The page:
How Do You Know if You Are At Risk?
Published: September 3, 2018 by Eric Klinger
Opioid Pain Medication Addiction: Are You at Risk?
Most people understand heroin is a highly addictive, very dangerous substance. But because they are available by prescription, people often forget that opioid-based pain medications share many of the same chemical characteristics as heroin. And just like their illegal chemical cousin, opioid-based pain medications are highly addictive — even when they are prescribed by a doctor.
Because opioid-based pain medications are so addictive, the risk of abuse, overdose and even death is extremely serious. Before taking them, patients should be aware of these risks. In addition, the Substance Abuse and Mental Health Services Administration (SAMHSA) has identified a number of factors that may make an individual more susceptible to opioid addiction. SAMHSA compiled results from a wide range of studies to arrive at individual-level, relationship-level and community-level factors that may impact the prevalence of opioid abuse.
Individual-Level Factors for Opioid Abuse and Addiction
At the individual level, studies indicate that people with a past history of behavioral health issues are at a greater risk for opioid abuse. At Unison Health, we often see patients whose substance abuse issues are the result of a person attempting to self-medicate a behavioral health issue; that’s why we seek to identify and treat these issues concurrently when a person enter into our care.
In addition, a past history of substance use or abuse is a strong risk factor for opioid addiction. If you’ve been prone to periods of substance misuse, including problem drinking or marijuana use, it’s a good idea to be completely honest with your doctor as you discuss your pain management strategies.
If your physician believes you are at low risk for dependence and opts to prescribe opioids for acute pain, we recommend that you are prescribed as few pills as possible to get you through your initial discomfort. The SAMHSA report strongly suggests that having prescription drugs on hand can lead to abuse, because “evidence suggests that individuals who have access to prescription drugs and who are prescribed opioids at a large dosage or have multiple prescriptions are at greater risk [of abuse].”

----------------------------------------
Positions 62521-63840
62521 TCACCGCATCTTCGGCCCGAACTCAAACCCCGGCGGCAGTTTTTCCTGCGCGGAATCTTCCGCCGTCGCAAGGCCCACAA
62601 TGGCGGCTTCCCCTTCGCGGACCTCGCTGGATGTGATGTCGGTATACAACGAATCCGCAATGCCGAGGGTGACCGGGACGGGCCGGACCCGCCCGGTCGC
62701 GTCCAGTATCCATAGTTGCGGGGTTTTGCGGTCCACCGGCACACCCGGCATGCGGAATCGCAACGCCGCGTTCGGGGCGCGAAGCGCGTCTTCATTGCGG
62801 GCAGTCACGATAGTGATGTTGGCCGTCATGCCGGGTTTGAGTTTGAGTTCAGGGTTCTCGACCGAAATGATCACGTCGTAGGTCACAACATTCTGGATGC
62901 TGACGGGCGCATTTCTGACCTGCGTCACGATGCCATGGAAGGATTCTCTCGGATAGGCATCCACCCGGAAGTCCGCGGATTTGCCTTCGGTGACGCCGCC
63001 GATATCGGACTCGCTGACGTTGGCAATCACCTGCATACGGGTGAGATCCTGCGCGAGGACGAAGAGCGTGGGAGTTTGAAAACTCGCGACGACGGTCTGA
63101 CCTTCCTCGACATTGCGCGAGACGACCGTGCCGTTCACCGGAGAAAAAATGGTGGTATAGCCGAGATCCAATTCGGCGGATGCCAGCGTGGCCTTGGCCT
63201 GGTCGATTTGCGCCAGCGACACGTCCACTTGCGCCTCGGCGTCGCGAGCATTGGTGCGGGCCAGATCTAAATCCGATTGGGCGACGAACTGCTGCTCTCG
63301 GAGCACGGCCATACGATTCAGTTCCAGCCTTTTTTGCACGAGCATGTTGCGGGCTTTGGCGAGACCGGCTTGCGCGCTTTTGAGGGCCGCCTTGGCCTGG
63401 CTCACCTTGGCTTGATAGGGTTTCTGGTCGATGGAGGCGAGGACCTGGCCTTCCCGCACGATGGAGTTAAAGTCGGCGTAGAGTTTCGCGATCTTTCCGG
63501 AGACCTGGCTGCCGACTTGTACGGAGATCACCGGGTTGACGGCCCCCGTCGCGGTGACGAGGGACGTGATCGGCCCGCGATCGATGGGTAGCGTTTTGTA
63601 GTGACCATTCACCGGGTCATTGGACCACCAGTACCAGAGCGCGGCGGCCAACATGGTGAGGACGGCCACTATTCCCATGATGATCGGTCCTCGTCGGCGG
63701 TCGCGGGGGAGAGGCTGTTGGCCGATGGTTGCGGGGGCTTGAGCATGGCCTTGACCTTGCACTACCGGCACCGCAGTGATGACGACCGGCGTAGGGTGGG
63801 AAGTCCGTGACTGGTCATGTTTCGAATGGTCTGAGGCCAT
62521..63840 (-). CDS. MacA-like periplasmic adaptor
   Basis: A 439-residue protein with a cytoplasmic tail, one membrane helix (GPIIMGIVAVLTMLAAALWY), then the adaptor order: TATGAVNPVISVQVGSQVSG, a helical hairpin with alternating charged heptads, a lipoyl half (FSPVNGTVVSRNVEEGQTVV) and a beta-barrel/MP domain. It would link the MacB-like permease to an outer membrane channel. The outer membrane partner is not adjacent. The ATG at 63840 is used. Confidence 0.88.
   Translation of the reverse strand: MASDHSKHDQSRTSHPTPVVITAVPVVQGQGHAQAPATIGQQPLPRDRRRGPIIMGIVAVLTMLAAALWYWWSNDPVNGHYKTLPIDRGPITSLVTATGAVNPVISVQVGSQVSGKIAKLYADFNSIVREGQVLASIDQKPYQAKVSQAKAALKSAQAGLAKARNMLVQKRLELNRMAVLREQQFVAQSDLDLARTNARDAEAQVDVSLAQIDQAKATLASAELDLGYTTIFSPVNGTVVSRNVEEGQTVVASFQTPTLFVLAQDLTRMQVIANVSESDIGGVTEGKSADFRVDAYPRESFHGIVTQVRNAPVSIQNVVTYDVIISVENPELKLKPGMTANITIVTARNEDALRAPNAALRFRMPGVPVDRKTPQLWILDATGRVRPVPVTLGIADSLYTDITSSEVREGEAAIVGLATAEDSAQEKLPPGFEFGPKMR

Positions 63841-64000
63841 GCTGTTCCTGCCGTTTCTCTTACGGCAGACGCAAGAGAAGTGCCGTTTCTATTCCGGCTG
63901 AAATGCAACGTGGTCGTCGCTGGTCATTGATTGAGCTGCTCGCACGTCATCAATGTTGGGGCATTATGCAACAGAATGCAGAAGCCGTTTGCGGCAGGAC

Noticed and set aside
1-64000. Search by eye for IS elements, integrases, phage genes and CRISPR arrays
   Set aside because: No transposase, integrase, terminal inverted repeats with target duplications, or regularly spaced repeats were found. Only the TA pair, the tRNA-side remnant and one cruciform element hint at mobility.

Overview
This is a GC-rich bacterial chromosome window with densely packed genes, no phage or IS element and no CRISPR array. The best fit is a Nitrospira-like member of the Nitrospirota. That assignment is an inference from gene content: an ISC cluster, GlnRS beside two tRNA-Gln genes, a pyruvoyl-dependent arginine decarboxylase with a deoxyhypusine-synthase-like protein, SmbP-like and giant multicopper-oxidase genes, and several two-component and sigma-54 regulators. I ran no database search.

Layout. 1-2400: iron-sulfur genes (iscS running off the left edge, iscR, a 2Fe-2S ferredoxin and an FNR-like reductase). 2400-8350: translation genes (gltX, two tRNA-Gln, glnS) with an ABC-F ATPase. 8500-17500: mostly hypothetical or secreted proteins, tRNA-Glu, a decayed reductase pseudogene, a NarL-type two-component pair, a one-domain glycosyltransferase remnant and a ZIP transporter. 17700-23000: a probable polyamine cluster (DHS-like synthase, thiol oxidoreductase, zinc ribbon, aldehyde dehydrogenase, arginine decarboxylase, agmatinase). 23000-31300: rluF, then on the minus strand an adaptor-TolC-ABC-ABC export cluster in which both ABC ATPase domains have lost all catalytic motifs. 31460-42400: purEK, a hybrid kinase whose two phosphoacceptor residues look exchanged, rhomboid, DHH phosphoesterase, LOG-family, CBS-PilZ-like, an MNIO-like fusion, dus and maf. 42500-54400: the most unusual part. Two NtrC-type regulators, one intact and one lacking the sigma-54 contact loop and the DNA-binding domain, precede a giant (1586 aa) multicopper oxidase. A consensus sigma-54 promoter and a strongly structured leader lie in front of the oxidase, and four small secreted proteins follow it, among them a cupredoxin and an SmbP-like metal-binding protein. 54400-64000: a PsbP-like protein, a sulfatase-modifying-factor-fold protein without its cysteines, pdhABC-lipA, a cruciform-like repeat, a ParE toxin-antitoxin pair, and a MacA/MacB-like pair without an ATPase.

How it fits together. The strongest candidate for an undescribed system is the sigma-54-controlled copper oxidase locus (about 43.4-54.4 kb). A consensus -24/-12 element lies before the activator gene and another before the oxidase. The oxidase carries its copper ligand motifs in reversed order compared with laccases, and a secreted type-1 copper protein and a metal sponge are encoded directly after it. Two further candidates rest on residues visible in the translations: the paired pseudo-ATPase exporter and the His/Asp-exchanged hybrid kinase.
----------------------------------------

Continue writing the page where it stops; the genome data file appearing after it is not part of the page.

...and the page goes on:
Relationship-Level Factors in Opioid Abuse and Addiction
It makes sense that people who have a solid support system in place are less likely to fall into a pattern of abuse. If you’re a parent, there’s some good news in this study. Family members, especially parents who maintain a strong bond with their children, can have a tremendous influence on young people’s decisions regarding prescription drug use. Teenagers whose parents “express disapproval of substance use… are less likely to use prescription drugs.”
Conversely, young people are likely to mirror what they see. Adolescents whose parents express favorable attitudes toward substance use are more likely to use, and children who see a family member overdose are more likely to develop problems down the road.
Community-Level Factors in Opioid Abuse and Addiction
Interestingly, the entire community can play a role in deterring prescription drug abuse. Young people are less likely to misuse prescription drugs if they believe their community disapproves. The study cited by SAMHSA looked at a community in Appalachia where abuse rates were unusually high; both abuse rates and attitudes were informed by young people’s belief that opioids and other prescription medications were “easy to get from parents’ medicine cabinets.”
Obviously, there are no quick fixes to stemming the community-wide problem of prescription medication abuse, and anyone can fall into the trap of abuse and addiction. But recognizing the factors that can exacerbate or alleviate the risks, especially among young people, can go a long way toward making a difference.
If you or someone you care about is struggling with abuse issues, help is available! Call Unison Health at 419-214-HOPE today to learn more.